Rome Reborn

Institute for Advanced Technology in the Humanities

Rome Reborn

Additional source material

  • Ancient Library Sources (from Peter Aicher, Rome Alive: A Source Guide to the Ancient City, vol. 1, Bolchazy-Carducci: 2004) [Works cited]

    36. The Temple of Castor and Pollux. Commentary.

    As its three landmark columns testify, the Temple of Castor was one of the most imposing monuments in the Forum, looming over it on a large podium that was itself twenty feet tall. Built shortly after Rome became a Republic, the temple's origins reflects a spreading of the Dioscuri cult up the Italian peninsula (a cult in which the semidivine twins were worshipped as sudden saviors of men in peril, as befits their epiphany at Lake Regillus). It also reflects Rome's increasing dominance among other Latin communities in the Roman Campagna. The battle against the Latin coalition at Lake Regillus (near Frascati, but now dried up) in 496 BC was an important stage in the expansion of Rome's control. Since the Dioscuri are often associated with horses, it is natural that in Rome their cult at this temple became especially associated with the Equites, the cavalry-class of Roman citizens.

    The podium (long spoiled of its cut-stone walls) provided not only the foundation for the temple architecture, but formed a large raised platform out in front of the columns, ascended originally by stairs on each side rather than in the front. This platform fronting the Forum provided another speaker's rostra and increased the space available for meetings of Senate and juries. In addition, the podium below was divided into numerous chambers for various activities and offices, especially those needing the protection of its thick walls. Some of the chambers served as money vaults, regarded as more secure than the Temple of Mars the Avenger, according to Juvenal [36.11]. Here too were kept the weights that formed the standard not only for the intense trading and banking business of the Roman Forum, but as the central standard for the weights of other cities as well; the inscriptions below were found on a set of weights in Aquileia.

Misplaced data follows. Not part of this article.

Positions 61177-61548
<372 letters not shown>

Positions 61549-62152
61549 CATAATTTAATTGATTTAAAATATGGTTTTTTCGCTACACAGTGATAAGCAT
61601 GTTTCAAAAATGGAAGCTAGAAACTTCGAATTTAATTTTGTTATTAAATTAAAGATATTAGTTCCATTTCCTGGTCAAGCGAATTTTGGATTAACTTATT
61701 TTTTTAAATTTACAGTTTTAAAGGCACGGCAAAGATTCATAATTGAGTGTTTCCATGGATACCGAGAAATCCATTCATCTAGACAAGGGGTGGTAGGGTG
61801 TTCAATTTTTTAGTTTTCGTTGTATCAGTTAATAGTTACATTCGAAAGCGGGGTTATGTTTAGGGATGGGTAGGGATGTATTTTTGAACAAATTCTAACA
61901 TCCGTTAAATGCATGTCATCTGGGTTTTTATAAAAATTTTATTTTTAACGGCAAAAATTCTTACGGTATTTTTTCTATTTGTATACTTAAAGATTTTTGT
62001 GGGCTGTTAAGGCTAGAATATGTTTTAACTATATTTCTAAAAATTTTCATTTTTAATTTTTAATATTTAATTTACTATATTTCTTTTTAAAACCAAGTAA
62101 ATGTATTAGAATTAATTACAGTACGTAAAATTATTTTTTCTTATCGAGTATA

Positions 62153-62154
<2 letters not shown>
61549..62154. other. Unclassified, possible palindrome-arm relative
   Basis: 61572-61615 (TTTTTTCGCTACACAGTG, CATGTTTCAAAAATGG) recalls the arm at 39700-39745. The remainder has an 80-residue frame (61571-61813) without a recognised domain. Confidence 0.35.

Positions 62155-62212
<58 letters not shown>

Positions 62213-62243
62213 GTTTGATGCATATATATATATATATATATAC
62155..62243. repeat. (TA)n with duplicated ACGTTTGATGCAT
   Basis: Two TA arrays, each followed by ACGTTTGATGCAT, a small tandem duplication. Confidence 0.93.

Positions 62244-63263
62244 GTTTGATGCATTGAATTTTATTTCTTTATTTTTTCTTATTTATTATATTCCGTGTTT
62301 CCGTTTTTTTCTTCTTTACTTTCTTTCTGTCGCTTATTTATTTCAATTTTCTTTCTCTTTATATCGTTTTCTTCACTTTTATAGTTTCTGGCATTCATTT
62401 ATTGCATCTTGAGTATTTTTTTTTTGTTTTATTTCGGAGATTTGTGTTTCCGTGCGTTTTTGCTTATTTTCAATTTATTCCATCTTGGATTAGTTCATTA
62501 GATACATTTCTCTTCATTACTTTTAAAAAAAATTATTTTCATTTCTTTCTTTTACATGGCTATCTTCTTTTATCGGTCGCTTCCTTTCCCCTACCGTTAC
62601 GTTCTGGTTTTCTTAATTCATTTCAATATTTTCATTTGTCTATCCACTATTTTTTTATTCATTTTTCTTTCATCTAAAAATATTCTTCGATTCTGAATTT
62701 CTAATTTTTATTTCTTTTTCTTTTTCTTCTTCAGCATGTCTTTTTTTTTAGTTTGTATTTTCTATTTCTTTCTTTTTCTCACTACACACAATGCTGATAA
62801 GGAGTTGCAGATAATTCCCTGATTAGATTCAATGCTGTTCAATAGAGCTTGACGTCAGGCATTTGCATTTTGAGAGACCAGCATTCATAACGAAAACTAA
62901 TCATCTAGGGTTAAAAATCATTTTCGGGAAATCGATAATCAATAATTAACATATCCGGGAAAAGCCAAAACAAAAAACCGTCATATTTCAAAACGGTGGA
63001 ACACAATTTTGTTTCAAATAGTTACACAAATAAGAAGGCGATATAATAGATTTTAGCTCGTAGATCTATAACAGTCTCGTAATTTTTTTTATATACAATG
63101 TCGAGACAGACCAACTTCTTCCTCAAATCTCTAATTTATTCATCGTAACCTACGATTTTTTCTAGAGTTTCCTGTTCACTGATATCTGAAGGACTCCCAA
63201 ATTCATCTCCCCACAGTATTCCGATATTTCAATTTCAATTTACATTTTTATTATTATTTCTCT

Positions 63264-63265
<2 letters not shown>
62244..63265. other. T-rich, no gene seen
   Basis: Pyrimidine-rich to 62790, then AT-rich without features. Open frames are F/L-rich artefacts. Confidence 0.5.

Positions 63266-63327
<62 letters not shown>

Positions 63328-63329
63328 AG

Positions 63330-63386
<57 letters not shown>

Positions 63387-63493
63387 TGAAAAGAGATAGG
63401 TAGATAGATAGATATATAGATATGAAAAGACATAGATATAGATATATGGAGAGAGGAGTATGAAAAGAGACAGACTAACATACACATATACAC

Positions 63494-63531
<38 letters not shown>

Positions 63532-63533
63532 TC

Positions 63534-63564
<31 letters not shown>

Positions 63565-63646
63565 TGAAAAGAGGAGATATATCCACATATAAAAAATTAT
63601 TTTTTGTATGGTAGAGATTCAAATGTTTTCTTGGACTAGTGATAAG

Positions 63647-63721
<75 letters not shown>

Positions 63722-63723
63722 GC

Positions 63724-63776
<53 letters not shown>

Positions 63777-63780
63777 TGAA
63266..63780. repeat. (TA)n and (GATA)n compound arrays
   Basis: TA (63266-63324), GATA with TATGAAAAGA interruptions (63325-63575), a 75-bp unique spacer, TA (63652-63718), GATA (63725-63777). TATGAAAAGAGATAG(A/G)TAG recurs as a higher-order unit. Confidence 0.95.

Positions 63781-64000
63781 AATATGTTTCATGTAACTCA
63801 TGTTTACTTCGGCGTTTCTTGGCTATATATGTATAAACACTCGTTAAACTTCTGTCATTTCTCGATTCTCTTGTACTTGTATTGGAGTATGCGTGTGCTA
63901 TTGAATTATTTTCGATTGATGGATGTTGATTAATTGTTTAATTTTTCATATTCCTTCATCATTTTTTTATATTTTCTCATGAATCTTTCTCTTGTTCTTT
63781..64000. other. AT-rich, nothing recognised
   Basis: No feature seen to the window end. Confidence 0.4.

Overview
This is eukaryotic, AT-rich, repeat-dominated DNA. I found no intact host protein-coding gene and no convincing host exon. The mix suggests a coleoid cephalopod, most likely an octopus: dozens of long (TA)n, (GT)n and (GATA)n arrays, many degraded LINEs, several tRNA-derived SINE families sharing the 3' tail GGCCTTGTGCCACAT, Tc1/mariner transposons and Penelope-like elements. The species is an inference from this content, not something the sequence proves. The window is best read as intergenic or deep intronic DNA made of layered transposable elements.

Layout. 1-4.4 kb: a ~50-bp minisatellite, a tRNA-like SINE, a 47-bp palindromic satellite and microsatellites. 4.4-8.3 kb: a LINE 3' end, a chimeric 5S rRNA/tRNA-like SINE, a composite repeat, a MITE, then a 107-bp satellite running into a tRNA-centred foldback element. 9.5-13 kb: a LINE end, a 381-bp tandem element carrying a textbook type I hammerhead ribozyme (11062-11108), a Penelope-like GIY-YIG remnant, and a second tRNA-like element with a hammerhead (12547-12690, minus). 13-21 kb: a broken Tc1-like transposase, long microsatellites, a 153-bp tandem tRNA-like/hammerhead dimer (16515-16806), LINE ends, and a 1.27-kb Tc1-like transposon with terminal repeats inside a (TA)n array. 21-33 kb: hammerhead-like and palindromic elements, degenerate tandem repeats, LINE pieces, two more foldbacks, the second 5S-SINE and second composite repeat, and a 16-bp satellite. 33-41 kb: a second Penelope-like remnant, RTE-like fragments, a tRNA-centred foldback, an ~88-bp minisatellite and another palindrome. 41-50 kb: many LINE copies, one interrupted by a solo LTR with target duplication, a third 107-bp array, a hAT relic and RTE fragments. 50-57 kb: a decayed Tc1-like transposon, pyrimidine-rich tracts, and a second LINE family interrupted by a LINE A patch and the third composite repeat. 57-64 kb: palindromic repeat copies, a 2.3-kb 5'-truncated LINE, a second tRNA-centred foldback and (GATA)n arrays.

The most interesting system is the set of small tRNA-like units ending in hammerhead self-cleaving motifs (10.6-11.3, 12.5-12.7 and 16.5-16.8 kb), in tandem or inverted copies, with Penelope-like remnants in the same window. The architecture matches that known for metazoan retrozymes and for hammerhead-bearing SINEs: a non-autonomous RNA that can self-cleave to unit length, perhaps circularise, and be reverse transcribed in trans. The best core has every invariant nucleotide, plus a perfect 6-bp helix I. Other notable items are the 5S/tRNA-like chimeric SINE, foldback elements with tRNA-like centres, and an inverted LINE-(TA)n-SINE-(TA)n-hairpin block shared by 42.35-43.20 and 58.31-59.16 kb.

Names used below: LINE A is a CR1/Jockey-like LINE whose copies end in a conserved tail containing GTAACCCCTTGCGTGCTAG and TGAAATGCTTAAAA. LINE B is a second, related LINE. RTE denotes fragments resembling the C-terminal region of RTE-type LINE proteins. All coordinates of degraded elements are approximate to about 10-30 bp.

Both the written and the archaeological record testify to the major restorations of the temple. Even the work under Verres may not have been as insignificant as Cicero's hostile speech suggests, since there are signs that the building was subject to settling in this low area near springs. The standing columns in Luna marble are from the rebuilding by Tiberius, perhaps hoping to style himself and his late brother Drusus (both of them victorious in border-wars) as imperial brothers with a divine ancestry (Ovid's “two brothers” in 36.8), analogous to the Dioscuri.

    36. The Temple of Castor and Pollux. Sources.


    [After turning the tide of battle against the Latins, the Roman army was victorious.] During this battle, it is said, two horsemen appeared to the Roman commander Postumius and the men fighting around him. In beauty and size far outstripping the mortal norm and just beginning to grow a beard, the two led a charge of the Roman cavalry. Using their spears, they drove all the Latins they met into flight.